Charlie Cooke had been criticised since his arrival at the club for the occasional lack of an end product. Against United, given a roving role, he gave a display that Hugh McIlvanney, in The Observer, felt was his finest and most effective at Stamford Bridge to date, overshadowing even the impressive Osgood, and the ‘virtuoso’ Scot’s performance received wide praise. The People headline ‘Swinging Osgood Knocks Best Off Top Spot’ emphasised neatly how the pair were the most glamorous figures in English football at that time. Match Of the Day commentator Ken Wolstenholme felt the Chelsea star was ‘destined to become one of the greats’.

Watching the 45 minutes of TV highlights, available here is fascinating, and a number of things stand out. Plenty of United chants. Chants of ‘Chelsea, Chelsea’ responded to with ‘sh*t’. Osgood, recovered from his broken leg, running gracefully with the ball. The energy and commitment of John Hollins and John Boyle. The running and enthusiasm for receiving the ball of Cooke and the quality of his end-product, particularly his crosses. Chelsea’s slick counter-attacking football. The endeavour and enthusiasm for attack by both sides.

Wolstenholme enthused that the game had surpassed the high pre-match expectations and correctly called it ‘a fantastic match’ and ‘an afternoon to remember’. McIlvanney argued that ‘Chelsea’s superior pace and more animated aggression might easily have left the champions clearly beaten’.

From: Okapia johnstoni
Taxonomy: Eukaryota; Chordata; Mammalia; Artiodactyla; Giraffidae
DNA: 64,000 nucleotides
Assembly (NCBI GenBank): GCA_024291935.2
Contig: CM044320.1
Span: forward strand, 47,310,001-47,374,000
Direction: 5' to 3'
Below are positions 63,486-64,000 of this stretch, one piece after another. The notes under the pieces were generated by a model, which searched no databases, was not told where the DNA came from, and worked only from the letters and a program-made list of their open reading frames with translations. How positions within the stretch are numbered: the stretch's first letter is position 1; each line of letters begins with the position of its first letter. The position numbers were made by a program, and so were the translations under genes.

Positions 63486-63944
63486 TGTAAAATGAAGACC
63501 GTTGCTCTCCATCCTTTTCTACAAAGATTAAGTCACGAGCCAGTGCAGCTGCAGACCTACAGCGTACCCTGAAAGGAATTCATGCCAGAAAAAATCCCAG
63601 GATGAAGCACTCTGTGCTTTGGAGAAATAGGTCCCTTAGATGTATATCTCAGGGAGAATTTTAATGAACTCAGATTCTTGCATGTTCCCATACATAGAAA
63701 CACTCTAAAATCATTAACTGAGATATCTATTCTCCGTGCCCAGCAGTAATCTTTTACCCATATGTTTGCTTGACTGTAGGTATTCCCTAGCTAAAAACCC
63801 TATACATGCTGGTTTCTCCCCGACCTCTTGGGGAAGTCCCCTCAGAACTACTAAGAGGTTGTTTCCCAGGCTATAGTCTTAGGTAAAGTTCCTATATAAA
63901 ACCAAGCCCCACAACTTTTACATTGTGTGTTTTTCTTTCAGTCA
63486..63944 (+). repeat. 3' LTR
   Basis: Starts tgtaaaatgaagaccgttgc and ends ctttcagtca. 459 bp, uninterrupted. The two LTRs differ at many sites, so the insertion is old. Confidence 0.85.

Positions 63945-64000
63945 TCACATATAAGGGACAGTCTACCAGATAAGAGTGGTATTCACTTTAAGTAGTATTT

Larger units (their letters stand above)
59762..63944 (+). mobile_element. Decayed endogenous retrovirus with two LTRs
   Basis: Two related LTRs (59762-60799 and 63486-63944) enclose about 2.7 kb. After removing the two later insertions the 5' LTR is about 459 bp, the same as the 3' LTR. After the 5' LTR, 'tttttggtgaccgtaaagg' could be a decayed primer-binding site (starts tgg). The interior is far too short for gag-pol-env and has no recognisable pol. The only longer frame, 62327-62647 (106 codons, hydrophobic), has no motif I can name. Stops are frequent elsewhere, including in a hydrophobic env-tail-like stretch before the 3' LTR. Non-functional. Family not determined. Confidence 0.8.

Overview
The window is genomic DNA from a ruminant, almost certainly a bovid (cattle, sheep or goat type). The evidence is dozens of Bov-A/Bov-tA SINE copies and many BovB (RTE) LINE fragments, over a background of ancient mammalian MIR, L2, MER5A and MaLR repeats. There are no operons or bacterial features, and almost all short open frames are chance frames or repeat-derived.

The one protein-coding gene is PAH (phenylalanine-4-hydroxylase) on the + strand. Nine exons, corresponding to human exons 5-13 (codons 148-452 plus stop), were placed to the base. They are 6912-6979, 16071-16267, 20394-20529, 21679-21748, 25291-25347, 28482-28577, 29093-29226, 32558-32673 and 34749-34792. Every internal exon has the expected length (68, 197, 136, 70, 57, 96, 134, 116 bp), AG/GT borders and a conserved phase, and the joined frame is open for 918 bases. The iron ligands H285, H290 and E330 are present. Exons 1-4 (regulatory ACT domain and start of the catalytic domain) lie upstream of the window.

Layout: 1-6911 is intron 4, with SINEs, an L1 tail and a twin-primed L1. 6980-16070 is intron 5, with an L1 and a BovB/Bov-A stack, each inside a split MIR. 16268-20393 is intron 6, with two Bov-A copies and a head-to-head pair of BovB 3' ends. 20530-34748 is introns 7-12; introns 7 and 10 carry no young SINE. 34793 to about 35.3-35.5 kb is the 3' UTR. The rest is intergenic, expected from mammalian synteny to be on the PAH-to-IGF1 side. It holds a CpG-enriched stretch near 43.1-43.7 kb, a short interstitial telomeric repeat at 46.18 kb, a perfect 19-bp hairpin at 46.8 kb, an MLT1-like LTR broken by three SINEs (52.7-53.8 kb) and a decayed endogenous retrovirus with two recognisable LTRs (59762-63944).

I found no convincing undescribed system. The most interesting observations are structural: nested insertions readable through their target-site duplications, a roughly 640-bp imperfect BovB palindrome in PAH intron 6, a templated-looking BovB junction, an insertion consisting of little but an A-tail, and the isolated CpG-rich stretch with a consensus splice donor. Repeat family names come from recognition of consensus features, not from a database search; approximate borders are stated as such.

There was a buzz whenever Best got the ball, though he was kept relatively quiet by Ron Harris who was booked after two ‘brutal’ challenges. He was criticised in the press for his physical approach to his marking job, though the mercurial Irish star was roundly, and almost certainly unfairly, booed for supposed play-acting by the home support.

Best looks nervously at his nemesis, Ron Harris

The whole Chelsea team deserved praise, especially given that United won the European Cup six months later with ten of the same players, the only omission being Nobby Stiles, replaced by Francis Burns. Fringe players Kirkup and Fascione were picked out for having achieved a new lease of life under Sexton, and Hollins for driving the team on. It was to be Fascione’s last start for the club, Alan Birchenall arriving from Sheffield United the following week.

Afterwards we stayed where we were for what seemed like ages, but still got caught in a seething mass on Fulham Road. Another memory is leaving the ground and seeing an evening newspaper hoarding referring to United supporters smashing up a train to London, causing £1,000 worth of damage, and a nearby United supporter proudly saying to another ‘that was us’.

Newcastle made a bid for Cooke that very weekend but were understandably firmly rebuffed by Sexton. Although still 18th in the table, the mood around the club was increasingly positive. Supporter Geoff Kimber thought that game a turning point in the season, an impressive display the prelude to brighter times ahead. Laudably, Sexton’s efforts produced an end-of-season sixth place and European qualification, unthinkable months earlier.

This is an expanded version of a section of ‘Sexton For God’, covering Chelsea’s history from late 1967 to Athens in 1971, which is available now on eBay and Amazon.